Biography of John Adams Jones

John Adams Jones. While the main work of his life for over twenty years had been education, and he had served fourteen years as superintendent of the city schools of Highland, Mr. Jones had many other interests and ties to connect him with that thriving town of Doniphan County. Besides his position as a Kansas educator, all the older base ball fans who followed the fortunes of the teams in the Western League know the name of Mr. Jones as a former pitcher and one of the steadiest and most resourceful players of the national pastime. Mr. Jones was born at Edinburg, Indiana, October 29, 1874, but had lived in Kansas since he was ten years of age. The Jones family traces its lineage back to Wales, and in the earlier generations they settled in Ohio and from there moved to Indiana. Mr. Jones is a grandson of Isaac Jones, who in the early days had a farm in Brown County, Indiana, and lived there until his death in 1886. W. F. Jones, father of John A., was born in Brown County, Indiana, in 1852, grew up and married there and entered actively upon his vocation as a farmer. In 1884 he removed to Elk County, Kansas, locating on a farm near Howard and developing his land from practically a virgin state. In 1908 he retired and had since lived at Fredonia. Politically he is a democrat. W. F. Jones married Elizabeth Woodsides, who was born in Johnson County, Indiana, in 1850. Their children are: Dillard, a photographer living in Oklahoma; John A.; Clarence, who died at the age...

Biography of Charles Engler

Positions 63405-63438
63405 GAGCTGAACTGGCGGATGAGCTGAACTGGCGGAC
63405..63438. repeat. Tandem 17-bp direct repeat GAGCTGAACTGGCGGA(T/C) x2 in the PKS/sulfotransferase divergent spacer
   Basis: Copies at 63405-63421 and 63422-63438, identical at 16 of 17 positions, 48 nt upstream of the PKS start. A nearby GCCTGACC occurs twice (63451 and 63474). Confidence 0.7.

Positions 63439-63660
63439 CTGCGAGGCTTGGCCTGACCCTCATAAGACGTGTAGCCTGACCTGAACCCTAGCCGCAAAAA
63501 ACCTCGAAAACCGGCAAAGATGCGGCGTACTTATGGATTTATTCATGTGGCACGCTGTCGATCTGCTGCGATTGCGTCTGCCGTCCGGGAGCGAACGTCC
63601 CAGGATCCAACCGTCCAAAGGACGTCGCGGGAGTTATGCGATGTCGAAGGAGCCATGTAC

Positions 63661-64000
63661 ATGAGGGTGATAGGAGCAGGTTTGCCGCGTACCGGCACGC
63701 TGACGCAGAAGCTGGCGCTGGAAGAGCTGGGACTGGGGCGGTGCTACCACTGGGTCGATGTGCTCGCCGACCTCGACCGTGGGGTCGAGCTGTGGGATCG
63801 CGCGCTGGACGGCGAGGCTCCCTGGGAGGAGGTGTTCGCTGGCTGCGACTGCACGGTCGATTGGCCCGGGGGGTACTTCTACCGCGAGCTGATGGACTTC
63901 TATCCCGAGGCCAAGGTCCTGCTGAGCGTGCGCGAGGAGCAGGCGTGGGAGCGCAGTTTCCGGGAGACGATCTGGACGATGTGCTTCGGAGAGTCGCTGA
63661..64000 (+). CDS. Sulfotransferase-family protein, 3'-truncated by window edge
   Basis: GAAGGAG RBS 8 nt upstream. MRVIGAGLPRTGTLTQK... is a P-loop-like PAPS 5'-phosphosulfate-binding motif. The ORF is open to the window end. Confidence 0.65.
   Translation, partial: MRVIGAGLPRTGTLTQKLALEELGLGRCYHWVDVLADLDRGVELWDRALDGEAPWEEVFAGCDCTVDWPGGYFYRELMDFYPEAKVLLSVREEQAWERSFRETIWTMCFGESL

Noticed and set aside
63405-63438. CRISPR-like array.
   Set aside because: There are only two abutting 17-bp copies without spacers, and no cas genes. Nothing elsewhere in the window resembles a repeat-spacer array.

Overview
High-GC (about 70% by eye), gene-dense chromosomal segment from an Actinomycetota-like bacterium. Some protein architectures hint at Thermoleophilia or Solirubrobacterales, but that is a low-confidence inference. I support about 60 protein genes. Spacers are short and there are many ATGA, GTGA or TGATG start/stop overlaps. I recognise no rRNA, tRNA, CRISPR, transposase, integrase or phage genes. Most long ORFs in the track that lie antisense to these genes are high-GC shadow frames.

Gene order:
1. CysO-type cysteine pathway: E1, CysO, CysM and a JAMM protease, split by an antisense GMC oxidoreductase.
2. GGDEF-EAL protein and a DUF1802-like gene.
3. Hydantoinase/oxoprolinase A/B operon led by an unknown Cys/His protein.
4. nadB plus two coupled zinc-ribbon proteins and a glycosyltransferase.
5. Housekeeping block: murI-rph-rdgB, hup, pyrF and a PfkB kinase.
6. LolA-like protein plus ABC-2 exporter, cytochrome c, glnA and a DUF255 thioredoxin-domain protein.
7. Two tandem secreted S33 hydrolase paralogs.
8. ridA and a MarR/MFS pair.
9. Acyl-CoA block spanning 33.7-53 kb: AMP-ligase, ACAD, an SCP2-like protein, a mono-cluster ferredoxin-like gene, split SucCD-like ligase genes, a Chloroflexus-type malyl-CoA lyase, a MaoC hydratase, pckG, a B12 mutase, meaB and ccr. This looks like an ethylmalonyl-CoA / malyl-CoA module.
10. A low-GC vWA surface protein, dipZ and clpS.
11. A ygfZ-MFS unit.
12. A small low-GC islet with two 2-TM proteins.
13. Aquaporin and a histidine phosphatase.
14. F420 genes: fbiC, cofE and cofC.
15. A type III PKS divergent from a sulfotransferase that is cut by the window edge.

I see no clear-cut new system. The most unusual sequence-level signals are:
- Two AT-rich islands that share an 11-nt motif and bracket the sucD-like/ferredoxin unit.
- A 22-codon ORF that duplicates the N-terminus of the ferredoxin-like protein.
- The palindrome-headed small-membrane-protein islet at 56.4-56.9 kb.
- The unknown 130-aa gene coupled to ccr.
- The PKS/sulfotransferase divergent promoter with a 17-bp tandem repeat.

Charles Engler. In the passing away of the old pioneers of Shawnee County, Kansas loses many of her worthiest citizens, many whose names should be perpetuated in the most enduring annals of this section. They were the pathfinders, the leaders who first dared dangers that still, for years afterward, menaced the life and prosperity of settlers from east of the Mississippi. Such a pioneer was the late Charles Engler of Topeka Township, Shawnee County, who, at one time, owned more than 1,000 acres of fine land in this part of the state. Charles Engler was born in Germany, and it was largely to escape the compulsory military duty of his native land that he came to America. He crossed the Atlantic Ocean in a sailing vessel that required fifty-three days to make the voyage. He was young, robust and industrious and easily found employment in the United States and after reaching Franklin, Indiana, secured a place on a farm and remained there for the next eleven years. Those were days when wages had not been inflated and his salary of $11 per month was deemed sufficient. That it enabled him to not only live but save money he had the satisfaction of proving later on. In 1857 Mr. Engler came to Kansas. For a time he worked at odd jobs in and around Topeka, which was then a comparatively small place. He secured work from the town in hauling rock for the building of the old courthouse and bought some property situated at Fifth and Fillmore streets. He also was employed on the farm of the late John Farnesworth,...